Adrenal Medulla Metabolic pathways of Adrenaline and Noradrenaline production. The assessment of adrenal medullar activity. An understanding of the pathophysiology of excess catecholamines. The gut as an endocrine organ An appreciation of the physiology of gastrin, insulin, glucagon, pancreatic polypeptide, VIP, secretin and somatostatin.

Technique of thyroidectomy Techniques and use of block dissections of neck. Complications of thyroidectomy. Management of RLN palsy. Control of suppressive thyroxine therapy. Role of Radiation therapy in thyroid malignancy. Parathyroid Primary, secondary and tertiary HPT. Investigation of hypercalcaemia. Management of acute hypercalcaemia. Strategies in parathyroidectomy. Technique of parathyroidectomy. Management of HPT in renal patients. Management of familial HPT. Management of HPT in MEN patients. Management of recurrent and persistent HPT. Parathyroid autotransplantation. Parathyroid carcinoma. Management of hypocalcaemia. Other Neck Pathology Familiarity with parotid and submandibular salivary gland disease, Thyroglossal cysts, Branchial Cysts and the causes and management of cervical lymphadenopathy. Adrenal Cushing's Disease and Syndrome: Investigation. Indications for adrenalectomy. Nelson's syndrome. Conn's syndrome. Incidentalomas. Phaeochromocytoma. Pharmocological and anaesthetic management of phaeochromocytoma. MEN type 2 Other adrenal endocrine tumours Adrenal malignancy Strategies and routes for adrenalectomy Replacement therapy Pancreas and gut. Insulinomas Gastrinomas and ZE Syndrome MEN 1 Carcinoid syndrome Other endocrine tumours of gut.

CLINICAL CURRICULUM

An understanding of the principles of endocrine investigation, biochemical, radiological, isotopic, cytological and histological. Including strategies for minimising intervention and cost. Limitations of investigation. An understanding of the concepts of sensitivity, specificity etc. FOR SPECIFIC CONDITIONS: Knowledge of pathophysiology and pathology. Outline of medical investigations. Details of imaging. Methods of biopsy. Interpretation of histological and cytological specimens Treatment options. Surgical vs. other. Preoperative preparation Anaesthetic and pharmacological peculiarities. Operative techniques and strategies. Postoperative care including substitution therapies. Additional and adjuvant treatment. Prognosis and strategies for follow up. Counselling and screening in familial diseases. SPECIFIC TOPICS Pituitary.Cushing's including different options for managing microadenoma Thyroid. Thyrotoxicosis including: Aetiology Medical and radioisotope therapy Management of eye disease Surgical strategies Organisation of follow up Monitoring of replacement therapy Thyrotoxicosis in Pregnancy Thyrotoxicosis in Childhood Solitary nodule Multinodular Goitre Retrosternal goitre Thyroid malignancy of ALL types Medullary carcinoma and MEN type 2 Ectopic thyroid Thyroiditis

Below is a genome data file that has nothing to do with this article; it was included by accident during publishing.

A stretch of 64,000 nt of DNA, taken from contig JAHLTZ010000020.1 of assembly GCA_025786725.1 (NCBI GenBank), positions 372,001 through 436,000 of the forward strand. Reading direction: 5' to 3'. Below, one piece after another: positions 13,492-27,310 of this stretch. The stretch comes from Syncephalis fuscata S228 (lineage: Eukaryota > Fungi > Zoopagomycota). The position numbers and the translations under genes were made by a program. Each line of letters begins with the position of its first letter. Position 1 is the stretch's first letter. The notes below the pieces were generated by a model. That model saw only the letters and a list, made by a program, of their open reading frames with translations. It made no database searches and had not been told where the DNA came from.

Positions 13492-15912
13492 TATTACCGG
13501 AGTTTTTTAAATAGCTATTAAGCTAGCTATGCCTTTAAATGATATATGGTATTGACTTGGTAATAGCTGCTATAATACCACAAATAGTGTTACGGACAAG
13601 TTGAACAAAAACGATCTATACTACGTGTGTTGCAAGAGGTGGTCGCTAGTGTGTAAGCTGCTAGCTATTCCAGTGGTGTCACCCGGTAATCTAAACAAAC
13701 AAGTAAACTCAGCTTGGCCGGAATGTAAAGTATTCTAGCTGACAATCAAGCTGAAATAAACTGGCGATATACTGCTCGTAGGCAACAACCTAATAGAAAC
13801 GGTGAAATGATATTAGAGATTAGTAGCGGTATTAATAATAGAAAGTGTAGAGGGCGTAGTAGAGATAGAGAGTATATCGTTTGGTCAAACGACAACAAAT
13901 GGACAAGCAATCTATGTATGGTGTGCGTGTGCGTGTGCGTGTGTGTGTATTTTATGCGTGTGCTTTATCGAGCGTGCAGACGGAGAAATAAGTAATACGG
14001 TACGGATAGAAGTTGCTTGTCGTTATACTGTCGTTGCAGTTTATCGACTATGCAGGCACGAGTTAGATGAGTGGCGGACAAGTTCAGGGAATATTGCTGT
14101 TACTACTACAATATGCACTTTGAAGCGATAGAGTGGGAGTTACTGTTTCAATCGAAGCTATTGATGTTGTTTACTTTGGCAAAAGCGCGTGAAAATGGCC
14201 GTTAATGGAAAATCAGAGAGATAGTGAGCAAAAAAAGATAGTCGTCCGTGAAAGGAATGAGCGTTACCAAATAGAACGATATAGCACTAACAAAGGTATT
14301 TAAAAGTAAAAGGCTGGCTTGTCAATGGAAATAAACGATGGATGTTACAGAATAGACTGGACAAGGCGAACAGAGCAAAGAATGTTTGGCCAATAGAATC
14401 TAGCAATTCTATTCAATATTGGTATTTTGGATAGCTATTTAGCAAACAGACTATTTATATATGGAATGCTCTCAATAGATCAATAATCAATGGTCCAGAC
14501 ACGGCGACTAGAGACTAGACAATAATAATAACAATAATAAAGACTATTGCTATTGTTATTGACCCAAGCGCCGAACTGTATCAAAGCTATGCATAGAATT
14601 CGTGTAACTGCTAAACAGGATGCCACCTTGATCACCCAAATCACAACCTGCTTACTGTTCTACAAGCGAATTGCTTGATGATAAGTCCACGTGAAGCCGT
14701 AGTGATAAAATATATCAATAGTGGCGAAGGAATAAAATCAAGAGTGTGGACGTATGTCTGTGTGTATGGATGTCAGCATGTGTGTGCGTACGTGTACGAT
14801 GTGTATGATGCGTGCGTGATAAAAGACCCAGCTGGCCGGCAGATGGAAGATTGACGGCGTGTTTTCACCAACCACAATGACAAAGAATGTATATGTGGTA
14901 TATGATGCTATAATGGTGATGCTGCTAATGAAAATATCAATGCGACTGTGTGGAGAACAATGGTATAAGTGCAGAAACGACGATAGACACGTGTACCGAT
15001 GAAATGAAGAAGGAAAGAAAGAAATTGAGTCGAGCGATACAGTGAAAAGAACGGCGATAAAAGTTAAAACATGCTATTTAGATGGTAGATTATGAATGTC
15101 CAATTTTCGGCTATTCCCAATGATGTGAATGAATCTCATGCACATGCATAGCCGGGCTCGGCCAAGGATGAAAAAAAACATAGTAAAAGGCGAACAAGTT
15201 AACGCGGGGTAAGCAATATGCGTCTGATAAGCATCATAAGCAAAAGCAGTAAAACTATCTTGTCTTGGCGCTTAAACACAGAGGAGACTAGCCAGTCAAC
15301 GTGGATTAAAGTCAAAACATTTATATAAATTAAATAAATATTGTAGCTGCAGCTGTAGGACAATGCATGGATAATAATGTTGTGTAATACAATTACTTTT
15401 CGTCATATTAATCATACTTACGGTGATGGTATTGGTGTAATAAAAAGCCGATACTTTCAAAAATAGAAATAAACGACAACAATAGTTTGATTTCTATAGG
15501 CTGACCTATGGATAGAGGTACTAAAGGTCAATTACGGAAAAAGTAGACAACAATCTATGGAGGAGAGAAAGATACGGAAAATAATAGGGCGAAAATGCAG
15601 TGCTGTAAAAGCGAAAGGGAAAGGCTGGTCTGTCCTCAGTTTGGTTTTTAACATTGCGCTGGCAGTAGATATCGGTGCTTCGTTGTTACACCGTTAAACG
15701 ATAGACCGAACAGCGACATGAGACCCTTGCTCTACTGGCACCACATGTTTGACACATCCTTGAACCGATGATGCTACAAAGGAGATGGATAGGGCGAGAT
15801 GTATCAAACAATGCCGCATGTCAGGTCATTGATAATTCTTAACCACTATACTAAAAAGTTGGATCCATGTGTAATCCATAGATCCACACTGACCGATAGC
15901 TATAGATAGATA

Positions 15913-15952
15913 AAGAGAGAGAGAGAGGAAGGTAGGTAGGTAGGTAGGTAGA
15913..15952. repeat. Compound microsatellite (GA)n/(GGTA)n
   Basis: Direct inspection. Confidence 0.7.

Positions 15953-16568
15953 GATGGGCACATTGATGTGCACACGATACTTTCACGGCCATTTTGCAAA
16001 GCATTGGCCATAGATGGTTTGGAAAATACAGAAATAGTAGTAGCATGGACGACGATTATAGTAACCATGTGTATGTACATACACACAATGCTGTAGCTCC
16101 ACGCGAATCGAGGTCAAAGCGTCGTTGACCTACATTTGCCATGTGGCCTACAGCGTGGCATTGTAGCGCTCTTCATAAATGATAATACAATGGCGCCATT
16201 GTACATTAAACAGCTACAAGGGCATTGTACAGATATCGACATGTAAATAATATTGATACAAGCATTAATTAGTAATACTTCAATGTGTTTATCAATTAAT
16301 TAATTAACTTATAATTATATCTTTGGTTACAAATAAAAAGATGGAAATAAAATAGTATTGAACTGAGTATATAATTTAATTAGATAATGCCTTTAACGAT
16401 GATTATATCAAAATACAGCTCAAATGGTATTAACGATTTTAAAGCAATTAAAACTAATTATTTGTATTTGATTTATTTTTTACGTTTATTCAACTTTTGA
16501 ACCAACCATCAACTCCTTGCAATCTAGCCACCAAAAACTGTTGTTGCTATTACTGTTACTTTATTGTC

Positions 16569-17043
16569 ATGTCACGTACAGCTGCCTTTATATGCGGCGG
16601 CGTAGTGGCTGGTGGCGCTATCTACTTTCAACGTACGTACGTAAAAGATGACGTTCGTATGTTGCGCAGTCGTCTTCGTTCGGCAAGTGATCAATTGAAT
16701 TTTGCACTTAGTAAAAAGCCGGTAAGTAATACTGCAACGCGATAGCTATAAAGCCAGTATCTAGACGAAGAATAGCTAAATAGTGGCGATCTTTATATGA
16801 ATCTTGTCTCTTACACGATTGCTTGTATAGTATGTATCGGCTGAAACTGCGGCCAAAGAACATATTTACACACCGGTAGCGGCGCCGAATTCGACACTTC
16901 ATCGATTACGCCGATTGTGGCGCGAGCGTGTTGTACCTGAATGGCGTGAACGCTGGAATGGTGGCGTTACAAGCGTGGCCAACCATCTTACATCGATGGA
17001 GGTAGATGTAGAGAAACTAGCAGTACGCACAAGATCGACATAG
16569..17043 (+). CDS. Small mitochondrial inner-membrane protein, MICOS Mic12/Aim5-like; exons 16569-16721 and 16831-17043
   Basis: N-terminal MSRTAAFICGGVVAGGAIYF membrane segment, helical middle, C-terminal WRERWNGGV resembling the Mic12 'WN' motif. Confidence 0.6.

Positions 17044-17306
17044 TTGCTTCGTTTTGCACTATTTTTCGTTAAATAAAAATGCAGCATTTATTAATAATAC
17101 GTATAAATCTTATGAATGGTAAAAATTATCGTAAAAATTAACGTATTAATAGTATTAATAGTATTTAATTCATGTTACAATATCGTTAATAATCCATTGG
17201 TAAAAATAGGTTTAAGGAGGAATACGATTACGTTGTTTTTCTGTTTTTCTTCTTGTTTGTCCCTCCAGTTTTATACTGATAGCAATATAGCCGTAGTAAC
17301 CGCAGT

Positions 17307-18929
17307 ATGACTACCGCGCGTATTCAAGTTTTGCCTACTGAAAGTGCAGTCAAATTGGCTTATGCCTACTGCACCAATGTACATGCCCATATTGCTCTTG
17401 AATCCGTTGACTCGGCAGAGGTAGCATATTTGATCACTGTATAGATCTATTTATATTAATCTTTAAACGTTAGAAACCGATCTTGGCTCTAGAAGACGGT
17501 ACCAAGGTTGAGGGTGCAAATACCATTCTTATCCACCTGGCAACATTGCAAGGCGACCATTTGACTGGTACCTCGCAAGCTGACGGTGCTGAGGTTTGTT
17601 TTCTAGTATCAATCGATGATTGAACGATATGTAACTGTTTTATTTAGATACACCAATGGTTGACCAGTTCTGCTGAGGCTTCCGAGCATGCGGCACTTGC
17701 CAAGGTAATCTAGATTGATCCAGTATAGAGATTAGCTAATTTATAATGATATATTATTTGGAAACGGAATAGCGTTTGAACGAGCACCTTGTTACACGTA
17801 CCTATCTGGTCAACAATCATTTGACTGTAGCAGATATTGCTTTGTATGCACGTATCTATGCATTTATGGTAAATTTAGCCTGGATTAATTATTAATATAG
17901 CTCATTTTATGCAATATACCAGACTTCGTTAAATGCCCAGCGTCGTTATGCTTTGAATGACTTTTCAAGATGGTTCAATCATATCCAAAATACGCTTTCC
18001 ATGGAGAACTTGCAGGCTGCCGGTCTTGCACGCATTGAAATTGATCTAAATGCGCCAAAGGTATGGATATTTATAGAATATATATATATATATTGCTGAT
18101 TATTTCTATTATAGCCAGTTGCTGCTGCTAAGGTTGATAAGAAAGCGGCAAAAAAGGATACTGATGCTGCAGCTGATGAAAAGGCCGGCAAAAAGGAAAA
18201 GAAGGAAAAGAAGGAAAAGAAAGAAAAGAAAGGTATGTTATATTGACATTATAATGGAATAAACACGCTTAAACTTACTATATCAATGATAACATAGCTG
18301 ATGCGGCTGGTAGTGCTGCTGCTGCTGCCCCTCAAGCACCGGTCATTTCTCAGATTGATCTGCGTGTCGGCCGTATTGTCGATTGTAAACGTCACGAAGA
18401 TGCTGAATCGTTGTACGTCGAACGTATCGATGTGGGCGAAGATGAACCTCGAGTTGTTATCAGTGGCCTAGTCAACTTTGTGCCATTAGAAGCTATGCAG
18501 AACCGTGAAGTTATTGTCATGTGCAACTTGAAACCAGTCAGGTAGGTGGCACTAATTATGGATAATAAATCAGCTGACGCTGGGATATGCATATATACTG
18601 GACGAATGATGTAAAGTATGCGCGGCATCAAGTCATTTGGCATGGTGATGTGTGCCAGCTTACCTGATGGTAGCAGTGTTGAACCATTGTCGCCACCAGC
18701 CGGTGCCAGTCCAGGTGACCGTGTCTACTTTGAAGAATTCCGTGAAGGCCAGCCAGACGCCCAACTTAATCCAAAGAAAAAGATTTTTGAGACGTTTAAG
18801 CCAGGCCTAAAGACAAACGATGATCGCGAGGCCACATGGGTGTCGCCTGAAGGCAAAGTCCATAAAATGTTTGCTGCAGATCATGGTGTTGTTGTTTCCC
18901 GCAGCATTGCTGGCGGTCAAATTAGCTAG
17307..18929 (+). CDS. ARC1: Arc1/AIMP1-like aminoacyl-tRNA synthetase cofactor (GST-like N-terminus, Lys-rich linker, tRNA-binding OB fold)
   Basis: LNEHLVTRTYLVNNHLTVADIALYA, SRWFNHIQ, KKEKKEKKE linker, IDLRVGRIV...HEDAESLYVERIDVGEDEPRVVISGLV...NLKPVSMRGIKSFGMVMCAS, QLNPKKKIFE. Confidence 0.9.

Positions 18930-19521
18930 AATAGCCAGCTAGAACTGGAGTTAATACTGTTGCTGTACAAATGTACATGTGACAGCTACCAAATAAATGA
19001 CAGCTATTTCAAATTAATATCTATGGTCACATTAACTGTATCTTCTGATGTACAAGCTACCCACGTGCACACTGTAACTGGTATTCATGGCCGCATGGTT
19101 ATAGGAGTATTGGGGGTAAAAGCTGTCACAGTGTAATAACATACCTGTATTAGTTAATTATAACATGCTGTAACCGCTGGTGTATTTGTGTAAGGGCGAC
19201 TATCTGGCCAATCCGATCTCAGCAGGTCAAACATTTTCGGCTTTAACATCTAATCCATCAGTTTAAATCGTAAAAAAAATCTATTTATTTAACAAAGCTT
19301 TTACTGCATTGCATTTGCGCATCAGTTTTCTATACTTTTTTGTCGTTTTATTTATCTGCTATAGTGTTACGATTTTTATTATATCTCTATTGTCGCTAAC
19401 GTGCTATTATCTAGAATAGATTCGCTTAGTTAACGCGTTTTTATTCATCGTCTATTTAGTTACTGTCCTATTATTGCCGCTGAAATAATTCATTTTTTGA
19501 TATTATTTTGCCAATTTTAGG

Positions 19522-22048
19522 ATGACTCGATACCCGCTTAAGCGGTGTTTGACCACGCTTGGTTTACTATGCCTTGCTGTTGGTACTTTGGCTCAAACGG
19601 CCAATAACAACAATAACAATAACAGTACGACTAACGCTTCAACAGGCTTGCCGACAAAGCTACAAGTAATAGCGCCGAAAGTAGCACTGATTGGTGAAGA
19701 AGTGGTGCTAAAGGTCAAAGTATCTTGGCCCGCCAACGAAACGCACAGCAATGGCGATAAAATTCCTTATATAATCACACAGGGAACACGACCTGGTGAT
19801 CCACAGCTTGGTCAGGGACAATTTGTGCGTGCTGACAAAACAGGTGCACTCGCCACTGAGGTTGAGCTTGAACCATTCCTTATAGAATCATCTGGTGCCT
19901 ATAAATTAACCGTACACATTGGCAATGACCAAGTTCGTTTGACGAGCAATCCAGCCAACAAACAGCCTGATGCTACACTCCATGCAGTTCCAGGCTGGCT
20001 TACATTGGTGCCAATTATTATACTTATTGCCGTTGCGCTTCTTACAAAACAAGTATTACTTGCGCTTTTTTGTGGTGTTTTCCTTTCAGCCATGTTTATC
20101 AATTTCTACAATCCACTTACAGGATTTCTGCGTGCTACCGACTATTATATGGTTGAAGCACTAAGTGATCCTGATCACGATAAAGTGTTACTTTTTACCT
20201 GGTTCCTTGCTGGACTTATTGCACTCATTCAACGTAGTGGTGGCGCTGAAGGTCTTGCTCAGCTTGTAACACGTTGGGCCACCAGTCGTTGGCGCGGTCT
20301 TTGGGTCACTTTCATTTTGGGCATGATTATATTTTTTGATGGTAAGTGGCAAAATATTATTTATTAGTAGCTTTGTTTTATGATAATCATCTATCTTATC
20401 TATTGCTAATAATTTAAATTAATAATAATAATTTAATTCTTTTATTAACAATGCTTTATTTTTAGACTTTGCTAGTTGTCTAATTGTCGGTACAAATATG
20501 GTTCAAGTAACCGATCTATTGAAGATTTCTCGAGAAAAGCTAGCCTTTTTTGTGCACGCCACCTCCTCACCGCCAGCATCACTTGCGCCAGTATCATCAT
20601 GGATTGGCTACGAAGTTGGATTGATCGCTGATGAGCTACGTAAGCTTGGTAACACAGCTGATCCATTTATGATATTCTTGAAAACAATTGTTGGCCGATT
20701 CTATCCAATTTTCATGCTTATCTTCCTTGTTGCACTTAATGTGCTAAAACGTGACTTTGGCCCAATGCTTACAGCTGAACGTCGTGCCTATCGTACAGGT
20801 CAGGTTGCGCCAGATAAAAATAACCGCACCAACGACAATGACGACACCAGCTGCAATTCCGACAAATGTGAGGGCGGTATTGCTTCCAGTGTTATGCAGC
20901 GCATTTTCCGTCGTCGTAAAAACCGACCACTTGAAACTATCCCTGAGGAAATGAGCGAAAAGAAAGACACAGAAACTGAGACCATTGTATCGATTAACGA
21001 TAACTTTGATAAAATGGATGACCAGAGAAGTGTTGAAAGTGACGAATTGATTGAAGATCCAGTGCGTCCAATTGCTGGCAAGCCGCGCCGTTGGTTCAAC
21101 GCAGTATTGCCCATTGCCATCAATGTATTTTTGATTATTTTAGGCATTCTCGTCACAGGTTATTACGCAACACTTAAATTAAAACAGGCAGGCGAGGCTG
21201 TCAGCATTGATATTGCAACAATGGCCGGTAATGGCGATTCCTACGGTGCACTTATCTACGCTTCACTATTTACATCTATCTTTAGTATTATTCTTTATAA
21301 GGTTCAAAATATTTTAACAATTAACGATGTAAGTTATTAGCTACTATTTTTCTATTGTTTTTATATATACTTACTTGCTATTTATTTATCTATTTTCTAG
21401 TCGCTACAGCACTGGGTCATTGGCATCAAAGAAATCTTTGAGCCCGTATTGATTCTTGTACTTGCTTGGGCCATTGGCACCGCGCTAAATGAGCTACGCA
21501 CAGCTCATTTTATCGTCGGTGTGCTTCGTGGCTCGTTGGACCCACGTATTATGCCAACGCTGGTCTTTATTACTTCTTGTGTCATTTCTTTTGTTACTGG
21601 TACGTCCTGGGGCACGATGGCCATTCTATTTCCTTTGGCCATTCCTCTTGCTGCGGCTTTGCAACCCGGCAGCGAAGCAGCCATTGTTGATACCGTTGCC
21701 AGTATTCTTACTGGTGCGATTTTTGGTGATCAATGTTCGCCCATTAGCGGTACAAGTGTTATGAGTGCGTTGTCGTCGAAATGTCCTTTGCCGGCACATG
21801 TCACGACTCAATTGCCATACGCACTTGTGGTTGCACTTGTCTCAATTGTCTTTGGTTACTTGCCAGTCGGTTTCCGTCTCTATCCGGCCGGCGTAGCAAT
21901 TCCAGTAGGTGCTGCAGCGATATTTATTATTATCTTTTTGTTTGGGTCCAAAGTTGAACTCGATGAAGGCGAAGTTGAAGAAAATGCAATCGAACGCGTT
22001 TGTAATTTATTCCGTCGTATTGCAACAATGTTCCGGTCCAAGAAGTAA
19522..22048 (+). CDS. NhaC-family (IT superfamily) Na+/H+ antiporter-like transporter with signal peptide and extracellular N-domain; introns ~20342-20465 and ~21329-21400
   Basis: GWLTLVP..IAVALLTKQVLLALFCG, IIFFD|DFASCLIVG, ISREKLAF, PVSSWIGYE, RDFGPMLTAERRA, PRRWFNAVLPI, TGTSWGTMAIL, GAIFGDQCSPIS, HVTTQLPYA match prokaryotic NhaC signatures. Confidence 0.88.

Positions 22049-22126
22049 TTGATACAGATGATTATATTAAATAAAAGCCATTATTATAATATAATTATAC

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INDEX CASES Performed Thyroid Lobectomy Parathyroid 20 10 Assisted 30 20

TO BE A GENERAL SURGEON WITH AN INTEREST IN ENDOCRINE SURGERY The trainee must be competent to perform: Thyroid Lobectomy/isthmectomy. Sub-total thyroidectomy (including Graves Disease). Total Thyroidectomy. Thyroglossal cyst excision.

TO BE A SUB-SPECIALIST IN ENDOCRINE SURGERY The trainee would normally be expected to be competent to perform: Thyroid Lobectomy/isthmectomy. Sub-total thyroidectomy (including Graves Disease) Total Thyroidectomy. Thyroglossal cyst excision. Thyroidectomy for advanced malignancy. Re-operative thyroid surgery. Modified block dissection of neck for thyroid malignancy. Parathyroidectomy. Adrenalectomy. Surgery for tumours of the endocrine pancreas. Surgery for gastrointestinal endocrine disease. This operative experience will be assessed from the SAC approved Log Book.

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Guidelines for the Surgical Management of Endocrine Disease